A monstrous floating multiturbine to supply 80,000 households: this is how a Norwegian company wants to revolutionize offshore wind power
While the debate around nuclear power plants heats up (especially in Spain), the race towards the “green transition” continues and companies and specialists in the production of energy from renewable sources continue to try to evolve already widespread solutions such as wind power. In this area, the project of floating multiturbine which seeks to increase energy production considerably compared to traditional turbines.
It is a project of the Norwegian company Wind Catching Systems, whose name is a declaration of intent considering that the current turbines are something of the past. At least in the form factor in which they abound both on land and at sea, according to the CEO of this company.
Redesign what has proven to be competent
Depending on where you live, you may have one of the current offshore wind installations nearby, or perhaps as the writer you have seen them with a mixture of curiosity and fascination when flying through areas such as the Danish coast, where you can see the turbines that they are usually seen on hills peeking out of the sea. That is to say, the idea of wind power in turbines at sea is not new far from it, and there are countries that plan to resort to it to the beast, such as the United Kingdom.
Speaking of floating wind turbines, the idea is not strictly new. Here, for example, we saw the X1 Wind approach, developed in Barcelona, or the strictly floating one (in the air) of Altaeros Energies. And the idea of the Norwegians is somewhat different, although no less ambitious.
It’s about unifying more than 100 1 MW turbines to achieve an efficiency of up to five times that of the largest current turbine, as reported in Wind Catching Systems. Its rationale, as they explain, is that with a conventional turbine energy production is limited on a wind of 11-12 meters / second because the blades begin to pitch, and that the multiturbine is able to take advantage of those higher speeds by having more blades. short.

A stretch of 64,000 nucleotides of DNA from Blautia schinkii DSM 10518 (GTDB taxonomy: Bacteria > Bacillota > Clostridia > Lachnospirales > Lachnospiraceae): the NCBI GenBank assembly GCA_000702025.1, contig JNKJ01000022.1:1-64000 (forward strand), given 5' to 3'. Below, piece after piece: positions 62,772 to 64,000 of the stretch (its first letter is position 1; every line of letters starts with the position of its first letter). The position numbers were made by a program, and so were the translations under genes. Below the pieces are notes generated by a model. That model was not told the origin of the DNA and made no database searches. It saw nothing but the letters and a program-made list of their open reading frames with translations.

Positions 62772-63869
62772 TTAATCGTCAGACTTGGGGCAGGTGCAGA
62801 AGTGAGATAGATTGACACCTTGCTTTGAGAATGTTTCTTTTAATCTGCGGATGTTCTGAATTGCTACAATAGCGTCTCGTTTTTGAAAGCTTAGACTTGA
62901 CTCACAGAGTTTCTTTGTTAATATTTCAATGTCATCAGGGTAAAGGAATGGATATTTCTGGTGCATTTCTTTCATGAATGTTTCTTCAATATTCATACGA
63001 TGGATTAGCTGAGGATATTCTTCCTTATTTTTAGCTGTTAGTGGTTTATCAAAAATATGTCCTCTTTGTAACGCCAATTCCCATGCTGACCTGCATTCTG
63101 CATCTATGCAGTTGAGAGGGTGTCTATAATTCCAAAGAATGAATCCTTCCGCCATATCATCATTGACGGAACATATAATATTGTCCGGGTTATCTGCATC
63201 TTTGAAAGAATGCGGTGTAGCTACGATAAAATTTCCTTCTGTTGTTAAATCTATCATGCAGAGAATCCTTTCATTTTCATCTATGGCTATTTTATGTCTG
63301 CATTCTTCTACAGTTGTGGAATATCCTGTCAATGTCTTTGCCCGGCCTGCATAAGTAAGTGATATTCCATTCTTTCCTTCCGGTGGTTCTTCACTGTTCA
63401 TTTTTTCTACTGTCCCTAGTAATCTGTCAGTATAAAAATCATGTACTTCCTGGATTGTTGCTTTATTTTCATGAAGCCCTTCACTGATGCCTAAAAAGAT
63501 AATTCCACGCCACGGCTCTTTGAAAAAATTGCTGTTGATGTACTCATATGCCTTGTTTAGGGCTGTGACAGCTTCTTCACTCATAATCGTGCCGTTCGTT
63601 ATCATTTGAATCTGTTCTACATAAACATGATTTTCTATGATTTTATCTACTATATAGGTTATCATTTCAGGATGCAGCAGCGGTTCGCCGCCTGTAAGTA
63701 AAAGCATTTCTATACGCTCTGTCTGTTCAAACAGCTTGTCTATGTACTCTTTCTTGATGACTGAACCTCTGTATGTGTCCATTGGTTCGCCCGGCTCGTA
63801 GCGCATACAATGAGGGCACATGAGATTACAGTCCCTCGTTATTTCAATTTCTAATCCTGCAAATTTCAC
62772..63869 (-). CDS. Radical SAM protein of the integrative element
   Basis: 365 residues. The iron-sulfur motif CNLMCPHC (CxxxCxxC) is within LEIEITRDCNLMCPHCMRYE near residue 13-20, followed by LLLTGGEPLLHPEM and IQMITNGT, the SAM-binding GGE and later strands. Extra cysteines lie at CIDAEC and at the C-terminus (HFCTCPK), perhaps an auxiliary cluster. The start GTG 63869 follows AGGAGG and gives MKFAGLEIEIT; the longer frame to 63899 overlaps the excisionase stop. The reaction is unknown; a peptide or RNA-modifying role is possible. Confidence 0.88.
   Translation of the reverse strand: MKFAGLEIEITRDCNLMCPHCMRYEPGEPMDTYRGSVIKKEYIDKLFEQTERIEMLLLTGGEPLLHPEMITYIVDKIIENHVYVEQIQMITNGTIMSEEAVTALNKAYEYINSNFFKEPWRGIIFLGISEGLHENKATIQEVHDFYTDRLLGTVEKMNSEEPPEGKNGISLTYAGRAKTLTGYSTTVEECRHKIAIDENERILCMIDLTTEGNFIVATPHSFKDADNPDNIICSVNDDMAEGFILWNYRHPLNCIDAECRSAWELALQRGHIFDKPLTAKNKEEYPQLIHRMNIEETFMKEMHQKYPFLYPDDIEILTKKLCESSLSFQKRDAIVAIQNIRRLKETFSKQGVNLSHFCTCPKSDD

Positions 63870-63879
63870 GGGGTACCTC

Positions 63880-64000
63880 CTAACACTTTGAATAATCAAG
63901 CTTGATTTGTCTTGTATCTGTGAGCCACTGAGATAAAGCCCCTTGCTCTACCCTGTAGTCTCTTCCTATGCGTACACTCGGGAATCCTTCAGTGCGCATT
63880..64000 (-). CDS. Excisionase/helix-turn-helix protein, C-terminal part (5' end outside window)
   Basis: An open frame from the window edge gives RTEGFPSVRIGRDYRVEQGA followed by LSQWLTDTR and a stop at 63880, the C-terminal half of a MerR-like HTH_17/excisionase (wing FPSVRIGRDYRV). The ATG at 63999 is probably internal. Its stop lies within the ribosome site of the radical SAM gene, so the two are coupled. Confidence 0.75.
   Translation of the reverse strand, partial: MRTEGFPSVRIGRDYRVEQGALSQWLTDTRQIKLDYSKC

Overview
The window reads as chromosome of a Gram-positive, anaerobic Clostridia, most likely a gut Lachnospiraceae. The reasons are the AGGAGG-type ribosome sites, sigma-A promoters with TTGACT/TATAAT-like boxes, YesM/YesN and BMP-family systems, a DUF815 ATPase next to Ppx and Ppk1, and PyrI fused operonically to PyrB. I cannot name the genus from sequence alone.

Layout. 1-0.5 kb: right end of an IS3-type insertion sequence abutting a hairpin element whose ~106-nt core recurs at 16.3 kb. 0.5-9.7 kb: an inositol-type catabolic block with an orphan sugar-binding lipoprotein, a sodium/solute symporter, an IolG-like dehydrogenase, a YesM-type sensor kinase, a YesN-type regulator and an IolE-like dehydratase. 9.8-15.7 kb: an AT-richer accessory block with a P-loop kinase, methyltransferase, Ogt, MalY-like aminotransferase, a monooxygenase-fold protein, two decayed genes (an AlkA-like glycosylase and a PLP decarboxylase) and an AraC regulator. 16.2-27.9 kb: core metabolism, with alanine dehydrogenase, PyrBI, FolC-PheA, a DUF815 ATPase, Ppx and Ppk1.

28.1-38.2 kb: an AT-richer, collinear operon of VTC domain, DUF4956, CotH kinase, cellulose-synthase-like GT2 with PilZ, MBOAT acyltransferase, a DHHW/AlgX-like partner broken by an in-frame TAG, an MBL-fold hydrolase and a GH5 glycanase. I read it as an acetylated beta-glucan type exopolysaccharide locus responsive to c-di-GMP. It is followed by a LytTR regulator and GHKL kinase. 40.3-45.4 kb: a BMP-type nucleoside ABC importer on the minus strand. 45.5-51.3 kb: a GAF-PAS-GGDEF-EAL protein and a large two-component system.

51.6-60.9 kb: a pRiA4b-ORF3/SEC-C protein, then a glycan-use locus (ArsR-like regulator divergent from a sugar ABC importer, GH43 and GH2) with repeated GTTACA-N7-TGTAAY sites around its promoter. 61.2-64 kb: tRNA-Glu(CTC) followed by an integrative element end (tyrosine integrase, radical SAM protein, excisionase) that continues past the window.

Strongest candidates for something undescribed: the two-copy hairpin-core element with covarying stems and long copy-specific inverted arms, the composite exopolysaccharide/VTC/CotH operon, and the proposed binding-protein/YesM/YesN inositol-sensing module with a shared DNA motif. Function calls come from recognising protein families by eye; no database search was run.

Hence they calculate an annual energy production of 2.5 times that of a normal turbine, although these are of about 15 MW (and those of the multiturbine of 1 MW). Their calculation is that five floating multiturbines will be able to produce the same electricity as 25 conventional turbines.
With this, the promise is that each floating multiturbine will give enough energy to to supply 80,000 homes in one year. Also that, despite being in the middle of the ocean, supporting those strong winds, waves and storms, they would last up to 50 years and have a lower maintenance cost than current floating systems.
Multiturbines will measure about 305 meters high, more or less three times the height of a current standard turbine, and will be located on floating platforms anchored to the sea floor. The advantage of floating and not requiring installation, beyond the theoretical costs, is that its installation and maintenance does not require that they be built at most about 30 kilometers from the coast, so that the most powerful ocean winds would be used ( away from the coast).
Ole Heggheim, CEO of Wind Catching Systems, pointed out that the installation projected by his company is less expensive to build, 80% less, than the current floating wind platforms. Ronny Karlsen, CFO, explained that the design incorporates an elevator system for maintenance and that it is designed so that if a blade has to be changed or repaired, only one turbine has to be stopped, not the 126 of an installation.
The idea is that the materials can be re-use, for example, when removing a multiturbine. Or recycle blades, since aluminum will be used and not fiberglass and carbon as in current turbines (which is a problem in terms of waste management), and the CEO speaks in FastCompany of something so simple like melting the old to create new.
Heggheim points to 2022 from 2023 to see the floating multi-turbine work, which would have taken less time to build it than according to the CEO it takes to start up a floating wind platform of the current ones. Obviously, everything exposed by the data of the company is favorable, but it will be necessary to see if in reality everything is so advantageous once it is started.
As we said, there are precedents like Hywind, in Scotland. The first floating wind power installation that has self-surpassed its production record, reaching according to its data up to 80.00-100,000 MW under very favorable conditionsTherefore, if the multiturbine structure complies, it may reach the promised goal.
Another aspect is that of the promise of less expensive maintenance, in effort and investment. On the one hand, the expensive installation in the sea of a standard turbine is avoided as it is floating, but on the other there are those strong winds that you want to take advantage of, which are also a handicap against any possible repair. We will be aware of its start-up, especially if it ends up being a more convenient alternative to obtain energy at the level of efficiency and environmental impact.
Imágenes | Wind Catching Systems